Filaggrin mutations up risk of irritant contact dermatitis

Filaggrin mutations up risk of irritant contact dermatitis
Both atopic dermatitis and loss-of-function mutations in the filaggrin gene are independently associated with an increased risk of developing chronic irritant contact dermatitis, with people having both mutations at about a five-fold higher risk, according to research published online Oct. 5 in the British Journal of Dermatology.

(HealthDay)—Both atopic dermatitis (AD) and loss-of-function mutations in the filaggrin gene (FLG) are independently associated with an increased risk of developing chronic irritant contact dermatitis (ICD), with people having both mutations at about a five-fold higher risk, according to research published online Oct. 5 in the British Journal of Dermatology.

Noting that loss-of-function mutations in FLG increase the risk for AD, Maaike J. Visser, M.D., of the Coronel Institute for Occupational Health in Amsterdam, and colleagues conducted a study involving 634 subjects with chronic ICD and 393 controls to investigate the relative contribution and interaction of FLG mutations and AD in ICD.

The researchers found that 15.9 percent of ICD patients and 8.3 percent of control patients had an FLG mutation, with a crude odds ratio of 2.09 for the combined carrier allele. After correcting for AD, the adjusted odds ratio for FLG mutations was 1.62, and individuals with AD had an odds ratio of 2.89 for developing ICD. Concomitant presence of both AD and FLG mutations resulted in a 4.7-fold increased risk of ICD.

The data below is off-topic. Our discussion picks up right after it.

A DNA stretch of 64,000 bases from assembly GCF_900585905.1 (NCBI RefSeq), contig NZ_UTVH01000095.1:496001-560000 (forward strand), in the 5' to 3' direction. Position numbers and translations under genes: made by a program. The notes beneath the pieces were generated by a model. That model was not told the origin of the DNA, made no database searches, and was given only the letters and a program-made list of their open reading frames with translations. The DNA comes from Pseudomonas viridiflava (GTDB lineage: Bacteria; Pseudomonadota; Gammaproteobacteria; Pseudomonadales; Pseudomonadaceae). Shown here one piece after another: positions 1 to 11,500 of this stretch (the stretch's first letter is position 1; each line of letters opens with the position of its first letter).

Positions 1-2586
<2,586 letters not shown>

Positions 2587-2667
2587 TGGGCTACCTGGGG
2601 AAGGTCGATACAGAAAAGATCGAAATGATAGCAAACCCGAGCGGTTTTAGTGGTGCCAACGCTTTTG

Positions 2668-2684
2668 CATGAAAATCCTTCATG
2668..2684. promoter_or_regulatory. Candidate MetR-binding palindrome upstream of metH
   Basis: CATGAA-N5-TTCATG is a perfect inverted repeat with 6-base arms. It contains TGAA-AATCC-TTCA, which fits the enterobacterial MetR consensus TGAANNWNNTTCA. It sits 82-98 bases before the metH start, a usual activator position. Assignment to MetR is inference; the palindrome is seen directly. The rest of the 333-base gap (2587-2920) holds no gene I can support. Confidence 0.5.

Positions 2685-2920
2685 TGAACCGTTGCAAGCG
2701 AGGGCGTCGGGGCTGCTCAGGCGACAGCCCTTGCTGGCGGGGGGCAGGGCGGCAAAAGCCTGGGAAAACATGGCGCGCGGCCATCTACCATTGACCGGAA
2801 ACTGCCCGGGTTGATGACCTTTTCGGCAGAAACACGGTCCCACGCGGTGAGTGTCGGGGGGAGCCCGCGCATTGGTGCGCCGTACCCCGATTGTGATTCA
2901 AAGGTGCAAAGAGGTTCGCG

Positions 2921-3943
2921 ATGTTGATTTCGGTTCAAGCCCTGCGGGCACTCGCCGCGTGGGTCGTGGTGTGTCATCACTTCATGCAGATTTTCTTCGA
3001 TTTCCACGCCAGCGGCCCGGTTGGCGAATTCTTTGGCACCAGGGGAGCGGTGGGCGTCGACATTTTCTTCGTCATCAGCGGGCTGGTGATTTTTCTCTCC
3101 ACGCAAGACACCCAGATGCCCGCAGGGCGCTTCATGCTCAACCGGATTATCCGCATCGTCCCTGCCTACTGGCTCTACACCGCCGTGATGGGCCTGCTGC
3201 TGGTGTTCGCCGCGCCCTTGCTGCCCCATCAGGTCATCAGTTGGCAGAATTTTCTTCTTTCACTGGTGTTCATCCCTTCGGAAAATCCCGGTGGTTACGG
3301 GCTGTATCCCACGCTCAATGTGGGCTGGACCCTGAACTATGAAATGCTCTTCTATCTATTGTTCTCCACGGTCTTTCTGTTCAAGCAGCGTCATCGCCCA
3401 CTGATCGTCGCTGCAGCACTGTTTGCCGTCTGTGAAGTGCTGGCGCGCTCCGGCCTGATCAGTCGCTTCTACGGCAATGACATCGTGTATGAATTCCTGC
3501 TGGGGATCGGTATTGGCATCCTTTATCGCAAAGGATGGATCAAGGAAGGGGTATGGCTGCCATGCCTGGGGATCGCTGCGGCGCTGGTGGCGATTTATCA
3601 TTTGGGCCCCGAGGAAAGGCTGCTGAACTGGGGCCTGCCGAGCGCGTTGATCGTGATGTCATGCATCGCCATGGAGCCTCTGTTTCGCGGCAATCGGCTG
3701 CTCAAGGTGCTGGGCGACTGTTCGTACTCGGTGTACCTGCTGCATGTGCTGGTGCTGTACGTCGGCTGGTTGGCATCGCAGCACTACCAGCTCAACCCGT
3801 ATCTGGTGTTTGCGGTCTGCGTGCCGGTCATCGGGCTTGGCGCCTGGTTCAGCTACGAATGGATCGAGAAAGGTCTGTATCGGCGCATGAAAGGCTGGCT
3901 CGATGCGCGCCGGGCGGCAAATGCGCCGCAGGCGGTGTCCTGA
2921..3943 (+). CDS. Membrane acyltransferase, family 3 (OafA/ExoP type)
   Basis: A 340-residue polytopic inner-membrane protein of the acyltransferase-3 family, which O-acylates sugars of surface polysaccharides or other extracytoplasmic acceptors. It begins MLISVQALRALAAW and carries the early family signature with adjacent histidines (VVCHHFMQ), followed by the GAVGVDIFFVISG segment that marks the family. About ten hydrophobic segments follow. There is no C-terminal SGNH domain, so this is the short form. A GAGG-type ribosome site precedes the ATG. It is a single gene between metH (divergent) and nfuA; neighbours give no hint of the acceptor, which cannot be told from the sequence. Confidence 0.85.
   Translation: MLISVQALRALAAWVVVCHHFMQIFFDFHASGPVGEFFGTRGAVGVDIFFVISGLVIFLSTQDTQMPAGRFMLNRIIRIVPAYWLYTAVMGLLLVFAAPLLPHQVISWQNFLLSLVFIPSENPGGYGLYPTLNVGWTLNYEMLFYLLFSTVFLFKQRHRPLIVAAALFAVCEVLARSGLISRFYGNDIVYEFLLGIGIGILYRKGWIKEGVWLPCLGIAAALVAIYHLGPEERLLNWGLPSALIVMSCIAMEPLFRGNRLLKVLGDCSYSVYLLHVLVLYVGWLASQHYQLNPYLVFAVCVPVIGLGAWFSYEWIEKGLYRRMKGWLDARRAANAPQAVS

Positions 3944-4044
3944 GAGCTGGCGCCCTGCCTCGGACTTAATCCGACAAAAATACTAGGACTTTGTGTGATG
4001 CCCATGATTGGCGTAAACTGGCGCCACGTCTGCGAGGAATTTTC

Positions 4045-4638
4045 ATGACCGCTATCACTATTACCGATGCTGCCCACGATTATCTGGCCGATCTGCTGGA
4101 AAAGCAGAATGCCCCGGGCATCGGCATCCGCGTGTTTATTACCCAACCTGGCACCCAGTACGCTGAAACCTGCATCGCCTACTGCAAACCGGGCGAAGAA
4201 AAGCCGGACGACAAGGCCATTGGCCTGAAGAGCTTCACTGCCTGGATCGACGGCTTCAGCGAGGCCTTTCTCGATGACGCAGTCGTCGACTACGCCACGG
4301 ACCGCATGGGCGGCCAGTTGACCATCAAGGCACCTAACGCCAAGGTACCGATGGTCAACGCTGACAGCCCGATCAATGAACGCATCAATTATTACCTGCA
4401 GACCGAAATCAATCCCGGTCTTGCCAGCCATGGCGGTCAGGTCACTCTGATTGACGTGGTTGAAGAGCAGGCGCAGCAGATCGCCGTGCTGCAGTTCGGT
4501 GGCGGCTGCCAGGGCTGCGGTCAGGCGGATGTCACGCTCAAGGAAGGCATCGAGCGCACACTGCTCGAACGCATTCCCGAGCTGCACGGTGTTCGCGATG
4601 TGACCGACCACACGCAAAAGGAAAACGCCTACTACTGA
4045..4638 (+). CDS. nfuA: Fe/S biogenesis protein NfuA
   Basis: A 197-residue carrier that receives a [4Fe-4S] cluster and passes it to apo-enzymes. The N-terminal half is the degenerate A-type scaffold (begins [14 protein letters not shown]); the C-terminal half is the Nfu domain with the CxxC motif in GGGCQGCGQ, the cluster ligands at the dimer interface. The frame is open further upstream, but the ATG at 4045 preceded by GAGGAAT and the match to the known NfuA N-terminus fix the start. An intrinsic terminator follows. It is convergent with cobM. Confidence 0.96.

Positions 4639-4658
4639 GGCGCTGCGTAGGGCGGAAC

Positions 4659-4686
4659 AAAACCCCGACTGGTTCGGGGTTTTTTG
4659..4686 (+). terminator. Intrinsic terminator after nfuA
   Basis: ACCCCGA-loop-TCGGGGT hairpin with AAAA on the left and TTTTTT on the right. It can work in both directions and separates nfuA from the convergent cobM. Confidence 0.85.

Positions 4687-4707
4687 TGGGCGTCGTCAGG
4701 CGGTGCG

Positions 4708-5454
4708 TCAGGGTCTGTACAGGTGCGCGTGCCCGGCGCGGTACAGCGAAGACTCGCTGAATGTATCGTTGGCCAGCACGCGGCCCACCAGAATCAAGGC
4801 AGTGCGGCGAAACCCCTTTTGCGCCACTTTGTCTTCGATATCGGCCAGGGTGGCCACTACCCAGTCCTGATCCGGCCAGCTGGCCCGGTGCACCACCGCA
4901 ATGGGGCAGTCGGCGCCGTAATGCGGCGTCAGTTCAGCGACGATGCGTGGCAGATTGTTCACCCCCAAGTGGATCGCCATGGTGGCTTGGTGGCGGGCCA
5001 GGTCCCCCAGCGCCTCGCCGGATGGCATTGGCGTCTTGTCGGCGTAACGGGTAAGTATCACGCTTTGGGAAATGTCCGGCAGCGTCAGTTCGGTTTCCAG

"In summary, our results indicate that both FLG loss-of-function mutations and AD significantly increase the risk for ICD, with respective odds ratios of 1.61 and 2.89," the authors write. "Individuals with both FLG and AD have an approximately four- to five-fold increased risk to develop ICD."

More information: Abstract
Full Text (subscription or payment may be required)

Related Stories

ICD-9 codes underestimate statin-linked rhabdomyolysis

date Apr 18, 2012

(HealthDay) -- Use of diagnostic codes, such as International Classification of Diseases -- Ninth Revision (ICD-9) codes, may result in misclassification of rare, adverse drug reactions (ADRs), including the ...

Recommended for you

Score IDs patients with upper extremity DVT at low risk

date 11 hours ago

(HealthDay)—For patients with upper-extremity deep vein thrombosis (DVT), six easily available factors can be used to create a score that identifies those at low risk of adverse events during the first ...

Combined drug treatment combats kidney disease

date 21 hours ago

A recent discovery by drug researchers whereby coupling specific cell membrane receptors has altered kidney cell function has triggered a re-think of how to treat chronic kidney disease (CKD) more effectively.

Active substance targeting dreaded hospital germs

date 21 hours ago

In the German Center for Infection Research (DZIF), scientists have conducted clinical studies on an active substance against the dreaded hospital pathogen Staphylococcus aureus: a highly effective protein from bacteriophages ...

User comments

Please sign in to add a comment. Registration is free, and takes less than a minute. Read more

Click here to reset your password.
Sign in to get notified via email when new comments are made.